R.G. Endres Gallery Two-Person Exhibition Reception and Press

Last night was the opening reception for my two-person show at the R.G. Endres Gallery with accompanying artist Kathleen Kirch! It was an extremely cold evening - but it was nice and warm inside, with lovely Prairie Village Arts Council members and local viewers in attendance.

Here are some links to press coverage for the show:
Prairie Village Newsroom
Prairie Village Voice

And here are a few photos! I have 35 pieces on display, so if you want to see the full show you can still visit through February 27th.

Lacewing Eggs!

I noticed these odd little eggs laid in a row on my Neoregelia 'Fireball' bromeliad, and wondered what they might be.  Fortunately, they were simple to google and it turns out they are lacewing eggs!  Lacewings are beneficial insects in their larval form and are pretty much neutral in their adult stage, so I'm very happy they want to reproduce in my space and protect my plants from aphids, mealybugs, and hopefully even scale.  I've been fighting with mealybugs in several of my stapeliads and a couple other plants and scale on one of my haworthias - I think due in part to stress and lowered immunity from spending so long indoors thanks to the unusually cold April we had (the coldest in 20 years!), so this might be just the ticket to getting rid of the rest of the pests.  The Neoregelia 'Fireball' spends the summer on my front porch, but when I went to my back porch I also saw a lone lacewing egg on an Adromischus (A. rupicola is my guess, but there are a number of similar species within Adromischus and my plant supplier didn't have this one labeled and is wrong on labels around 15% of the time anyway!).  So that bodes well for lacewings frequenting both sides of my plant collection!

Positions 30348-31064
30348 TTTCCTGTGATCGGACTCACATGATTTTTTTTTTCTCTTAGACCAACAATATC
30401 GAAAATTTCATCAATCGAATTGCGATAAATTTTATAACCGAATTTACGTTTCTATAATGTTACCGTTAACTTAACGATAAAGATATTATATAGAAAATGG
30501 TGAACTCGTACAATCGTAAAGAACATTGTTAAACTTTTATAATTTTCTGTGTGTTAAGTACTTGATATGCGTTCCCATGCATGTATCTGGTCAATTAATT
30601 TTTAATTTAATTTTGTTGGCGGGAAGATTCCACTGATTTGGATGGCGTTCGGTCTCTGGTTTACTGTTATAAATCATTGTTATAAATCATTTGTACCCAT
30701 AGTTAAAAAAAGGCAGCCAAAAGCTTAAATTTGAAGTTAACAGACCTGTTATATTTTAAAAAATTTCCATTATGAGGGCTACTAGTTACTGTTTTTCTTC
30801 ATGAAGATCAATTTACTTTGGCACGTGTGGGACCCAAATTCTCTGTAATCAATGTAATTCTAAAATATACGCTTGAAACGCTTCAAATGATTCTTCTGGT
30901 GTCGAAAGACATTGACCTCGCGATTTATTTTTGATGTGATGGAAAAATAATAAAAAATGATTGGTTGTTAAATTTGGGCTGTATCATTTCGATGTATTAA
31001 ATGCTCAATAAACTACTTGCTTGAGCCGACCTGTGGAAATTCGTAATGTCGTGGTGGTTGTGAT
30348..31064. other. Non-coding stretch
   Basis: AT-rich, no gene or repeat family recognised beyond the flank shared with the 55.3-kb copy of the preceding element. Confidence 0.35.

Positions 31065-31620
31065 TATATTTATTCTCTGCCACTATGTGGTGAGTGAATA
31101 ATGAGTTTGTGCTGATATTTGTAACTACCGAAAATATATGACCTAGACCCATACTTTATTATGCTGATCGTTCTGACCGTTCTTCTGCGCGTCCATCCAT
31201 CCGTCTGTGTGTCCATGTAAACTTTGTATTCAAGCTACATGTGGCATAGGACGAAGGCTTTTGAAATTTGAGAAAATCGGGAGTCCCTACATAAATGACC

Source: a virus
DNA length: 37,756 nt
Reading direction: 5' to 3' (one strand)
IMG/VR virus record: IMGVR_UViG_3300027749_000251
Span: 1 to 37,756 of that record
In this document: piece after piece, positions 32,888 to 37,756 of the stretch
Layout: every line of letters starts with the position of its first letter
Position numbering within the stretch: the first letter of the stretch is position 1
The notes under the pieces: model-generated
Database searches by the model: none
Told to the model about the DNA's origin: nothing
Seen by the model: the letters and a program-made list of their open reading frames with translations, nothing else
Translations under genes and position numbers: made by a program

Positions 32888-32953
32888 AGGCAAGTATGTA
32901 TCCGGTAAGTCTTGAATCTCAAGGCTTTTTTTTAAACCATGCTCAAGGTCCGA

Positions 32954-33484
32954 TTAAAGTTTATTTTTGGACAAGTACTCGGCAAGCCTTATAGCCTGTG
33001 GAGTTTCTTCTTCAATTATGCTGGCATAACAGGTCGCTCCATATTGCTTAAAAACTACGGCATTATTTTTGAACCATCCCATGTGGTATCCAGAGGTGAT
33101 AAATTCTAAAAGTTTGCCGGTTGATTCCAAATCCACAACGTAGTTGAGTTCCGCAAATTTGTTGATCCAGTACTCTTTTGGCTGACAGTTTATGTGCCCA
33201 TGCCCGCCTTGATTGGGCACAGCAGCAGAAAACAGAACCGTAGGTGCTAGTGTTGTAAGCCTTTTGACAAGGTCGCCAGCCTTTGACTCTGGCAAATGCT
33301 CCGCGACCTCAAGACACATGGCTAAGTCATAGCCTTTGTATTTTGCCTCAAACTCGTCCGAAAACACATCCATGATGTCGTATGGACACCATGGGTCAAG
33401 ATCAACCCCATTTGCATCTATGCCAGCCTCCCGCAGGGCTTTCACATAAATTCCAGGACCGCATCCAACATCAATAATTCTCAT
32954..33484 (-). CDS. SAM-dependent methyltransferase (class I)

Some people even purchase bulk lacewing eggs (or adult lacewings with the goal of having them stick around to reproduce) as pest control, much like they do with ladybugs and other beneficial insects.  This practice of purchasing insects for natural pest control is more complicated than it might seem, though, since it can negatively disrupt the local ecosystem, and often disregards seasonal timing needs for the purchased insects and the insects' preferred habitats.  It's better if you can just encourage the beneficial insects already living in your area to feel welcome in your spaces.

Leucage Venusta, the Orchard Spider

This little friend turned up on my front porch a couple weeks ago, and it really put my camera to the test because when I call it little I mean tiny!  But look at the coloration on it - what a beautiful creature!  Leucage venusta is an orb weaver, and given my Google Images research, mine is a youngin so it should grow larger with time.  The fourth photo was taken one week after the first three photos and I think perceptible growth can be seen even in that time.

Goppert Gallery Exhibition Photos!

Here are some images of the show!  I got sidetracked by an alumna when I was walking around photographing so I haven't taken pictures of the whole of the show yet, but that just means there's more to experience if you want to stop by - the show's up through the 15th.